But this conventional idea that a sample average is taken from a group or of people and assessed by others to formulate public opinion or design marketing programs may no longer have the relevance it once had.

Legacy media, the old style news and broadcasting mediums which are still in existence and still influential, no longer dominate the landscape of public thought in anything like the reach or depth they once did. However, the idea that there is such a thing as public opinion is still there along with the notion that it matters.

“How does the public agenda get set when most of the conversation is bottom up instead of top down?” is the question that Bernardo A. Huberman, Fang Wu both of the Social Computing Lab, HP Laboratories in Palo Alto ( Fang Wu has moved on since the report was written) and Daniel M. Romero from the Center for Applied Mathematics at Cornell University attempted to answer in their paper Crowdsourcing, Attention and Productivity.

Figuring out how and what bubbles to the top of the public agenda is a very important problem. Bernardo says, “Should we decide x,y or z about something? That about something is now getting very confused because grass roots movements though technology can have a huge sway.

“In the United States we have tea party movements and so on that are getting an immense amount of attention internally and externally. But it’s truly something we don’t understand; how is it out of all these chaotic conversations in Twitter, in Facebook, in blogs, in email and so on stuff bubbles all the way to the top? That to me is something that is going to be profound because eventually it’s going to start setting up the public agenda which is what society as a group, a community and an organization pays attention to.”

If you are going to examine the behaviour of crowds and mine their activities and opinions for data then it makes sense to go where the crowds are. Wikipedia, Digg, flickr are obvious contenders for examination as virtually all the material is provided voluntarily by contributors as and when they please with minimal restrictions. Huberman, Wu and Romero eventually settled on Youtube. There is a great deal of activity on the site. In May 2010 Youtube exceeded 2 billion views a day. At certain points it has accounted for about 10% of all traffic on the internet.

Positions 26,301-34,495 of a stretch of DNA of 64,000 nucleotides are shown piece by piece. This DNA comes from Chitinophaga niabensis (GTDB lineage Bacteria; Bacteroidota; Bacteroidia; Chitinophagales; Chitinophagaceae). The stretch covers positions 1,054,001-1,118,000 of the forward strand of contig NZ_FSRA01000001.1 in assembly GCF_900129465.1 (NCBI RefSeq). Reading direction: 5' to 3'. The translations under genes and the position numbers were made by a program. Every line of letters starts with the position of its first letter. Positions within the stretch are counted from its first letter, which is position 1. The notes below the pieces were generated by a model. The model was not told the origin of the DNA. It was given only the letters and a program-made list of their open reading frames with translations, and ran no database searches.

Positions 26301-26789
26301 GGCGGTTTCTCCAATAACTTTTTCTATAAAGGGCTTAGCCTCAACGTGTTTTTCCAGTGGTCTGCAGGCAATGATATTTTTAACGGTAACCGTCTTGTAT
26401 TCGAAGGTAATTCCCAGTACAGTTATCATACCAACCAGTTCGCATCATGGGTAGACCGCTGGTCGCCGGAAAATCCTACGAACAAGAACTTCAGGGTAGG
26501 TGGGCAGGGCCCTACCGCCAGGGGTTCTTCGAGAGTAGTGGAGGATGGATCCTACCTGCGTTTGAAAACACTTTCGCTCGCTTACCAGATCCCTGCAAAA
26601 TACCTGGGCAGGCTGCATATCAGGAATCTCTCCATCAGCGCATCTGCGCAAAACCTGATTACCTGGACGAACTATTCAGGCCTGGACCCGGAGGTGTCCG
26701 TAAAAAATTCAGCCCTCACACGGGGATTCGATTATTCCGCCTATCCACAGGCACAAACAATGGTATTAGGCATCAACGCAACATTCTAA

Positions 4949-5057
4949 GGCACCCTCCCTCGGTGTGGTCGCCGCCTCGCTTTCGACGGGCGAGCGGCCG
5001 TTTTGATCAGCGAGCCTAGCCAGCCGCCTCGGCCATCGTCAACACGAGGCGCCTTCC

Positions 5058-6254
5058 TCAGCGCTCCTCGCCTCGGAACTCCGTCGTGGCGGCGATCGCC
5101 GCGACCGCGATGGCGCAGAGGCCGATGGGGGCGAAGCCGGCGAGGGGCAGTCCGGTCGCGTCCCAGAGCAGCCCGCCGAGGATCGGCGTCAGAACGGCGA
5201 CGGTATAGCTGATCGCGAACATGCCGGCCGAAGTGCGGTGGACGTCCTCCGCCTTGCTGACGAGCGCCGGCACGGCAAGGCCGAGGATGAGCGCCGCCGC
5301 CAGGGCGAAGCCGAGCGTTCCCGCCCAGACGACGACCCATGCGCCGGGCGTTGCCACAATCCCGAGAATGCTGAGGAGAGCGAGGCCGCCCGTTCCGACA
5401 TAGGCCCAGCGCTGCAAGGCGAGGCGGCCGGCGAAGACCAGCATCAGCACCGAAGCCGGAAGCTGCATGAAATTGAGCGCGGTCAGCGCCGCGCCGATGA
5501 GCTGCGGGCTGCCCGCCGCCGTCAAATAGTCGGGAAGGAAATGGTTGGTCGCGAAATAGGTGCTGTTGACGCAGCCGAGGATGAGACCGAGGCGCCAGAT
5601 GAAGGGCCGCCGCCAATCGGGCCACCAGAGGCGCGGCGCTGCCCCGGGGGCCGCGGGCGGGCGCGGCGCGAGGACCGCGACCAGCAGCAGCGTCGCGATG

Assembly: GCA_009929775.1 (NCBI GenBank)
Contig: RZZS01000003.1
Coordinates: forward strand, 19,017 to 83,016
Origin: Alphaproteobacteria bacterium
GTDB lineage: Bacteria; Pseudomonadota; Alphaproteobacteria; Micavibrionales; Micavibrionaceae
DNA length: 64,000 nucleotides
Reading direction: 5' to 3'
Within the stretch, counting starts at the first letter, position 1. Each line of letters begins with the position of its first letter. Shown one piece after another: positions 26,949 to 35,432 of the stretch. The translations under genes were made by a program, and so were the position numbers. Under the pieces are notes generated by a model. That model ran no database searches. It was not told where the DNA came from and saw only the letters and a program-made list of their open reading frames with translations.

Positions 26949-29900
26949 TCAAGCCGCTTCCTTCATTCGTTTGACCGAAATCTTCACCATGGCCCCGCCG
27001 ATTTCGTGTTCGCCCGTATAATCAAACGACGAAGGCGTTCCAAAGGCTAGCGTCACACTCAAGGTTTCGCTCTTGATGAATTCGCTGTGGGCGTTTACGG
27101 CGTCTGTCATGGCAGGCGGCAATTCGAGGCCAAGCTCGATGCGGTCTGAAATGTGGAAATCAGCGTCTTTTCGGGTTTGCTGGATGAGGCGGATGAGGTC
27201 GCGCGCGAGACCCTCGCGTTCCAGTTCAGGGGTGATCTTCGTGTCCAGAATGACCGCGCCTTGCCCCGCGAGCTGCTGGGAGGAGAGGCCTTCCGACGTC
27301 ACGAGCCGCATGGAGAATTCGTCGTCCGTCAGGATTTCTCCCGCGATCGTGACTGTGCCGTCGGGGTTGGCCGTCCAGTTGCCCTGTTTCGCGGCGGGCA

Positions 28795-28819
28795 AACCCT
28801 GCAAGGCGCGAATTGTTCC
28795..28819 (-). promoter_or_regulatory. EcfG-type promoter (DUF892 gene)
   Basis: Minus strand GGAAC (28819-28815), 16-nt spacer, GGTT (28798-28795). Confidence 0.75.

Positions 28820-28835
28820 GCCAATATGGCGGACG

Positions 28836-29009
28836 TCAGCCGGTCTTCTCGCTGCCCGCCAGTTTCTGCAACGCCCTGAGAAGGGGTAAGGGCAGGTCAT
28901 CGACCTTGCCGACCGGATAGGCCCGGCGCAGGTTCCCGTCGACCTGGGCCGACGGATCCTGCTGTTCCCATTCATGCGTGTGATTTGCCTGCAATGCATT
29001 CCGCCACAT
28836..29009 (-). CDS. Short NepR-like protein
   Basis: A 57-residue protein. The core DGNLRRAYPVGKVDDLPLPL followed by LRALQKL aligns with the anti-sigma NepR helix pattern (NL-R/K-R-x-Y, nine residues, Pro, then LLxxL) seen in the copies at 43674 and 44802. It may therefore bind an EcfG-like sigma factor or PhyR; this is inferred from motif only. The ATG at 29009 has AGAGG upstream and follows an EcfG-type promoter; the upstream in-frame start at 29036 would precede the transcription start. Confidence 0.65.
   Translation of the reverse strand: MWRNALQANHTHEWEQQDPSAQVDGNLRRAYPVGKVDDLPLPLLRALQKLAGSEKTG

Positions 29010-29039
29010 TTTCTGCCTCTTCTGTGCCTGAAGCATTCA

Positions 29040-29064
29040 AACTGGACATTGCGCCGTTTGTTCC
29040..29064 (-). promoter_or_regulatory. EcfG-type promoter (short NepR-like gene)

In April, 2008 The HP Labs team put together a dataset of almost 10 million videos which had been submitted by nearly 600,000 users. These were weighted accordingly to account for such factors as older videos having a greater amount of views and so on.

For topics to grow or even exist in the first place then content has to be provided. So what would be a major motivating factor to engage the time and effort to create a video? Since at the very basic levels of distribution where there is no financial reward or incentive then we can turn to considering attention as a possible primary driving force. After all why put anything up anywhere on Social Media if you don’t want people to see it?

In studying “the dynamic interplay between productivity and attention” it can be confirmed through experiment and evidence what most of us thought might have been true. “For those contributors who were active for a minimum number of periods, the more views they received in one period, the more videos they uploaded during the following period.” A virtuous cycle was created where the more attention a video received the more inclined the producer of the video was to produce more videos. It wasn’t down to what the contributor thought about their own video. They were motivated to produce more content because other people were giving their previous videos attention.

They also found the opposite to be true. People stopped uploading videos if attention declined relative to previous uploads. Without attention being paid to their product contributors ceased to upload them.

In the conclusion to the paper Bernardo Huberman, Daniel M. Romero and Fang Wu say the following “By analysing a massive data set from YouTube we have shown that the productivity exhibited in crowdsourcing exhibits a strong positive dependence on attention. Conversely, a lack of attention leads to a decrease in the number of videos uploaded and the consequent drop in productivity, which in many cases asymptotes to no uploads whatsoever.”

All this suggests a mechanism for ideas to bubble up through oceans of data and set the public agenda begins with contributors being rewarded by attention being given to their work, the subject of which could be shared beliefs of a political, financial or of any other nature. As more attention becomes centred on these ideas the more motivation the contributors have to create more product along the same lines and thus create more attention and so on.

Instead of an old style news editor sitting in their office deciding what hundreds of thousands of their readers are going to read about or what millions of viewers are going to watch on their televisions we now have random individuals coagulating around an idea and creating content simply because other people are willing to pay attention to it. Instead of the world being presented to us through the filters and ‘judgment’ of a relatively tiny amount of editors and their editorial teams we now have the world being shown to us by content creators who have managed, by whatever means, to bring attention to their work.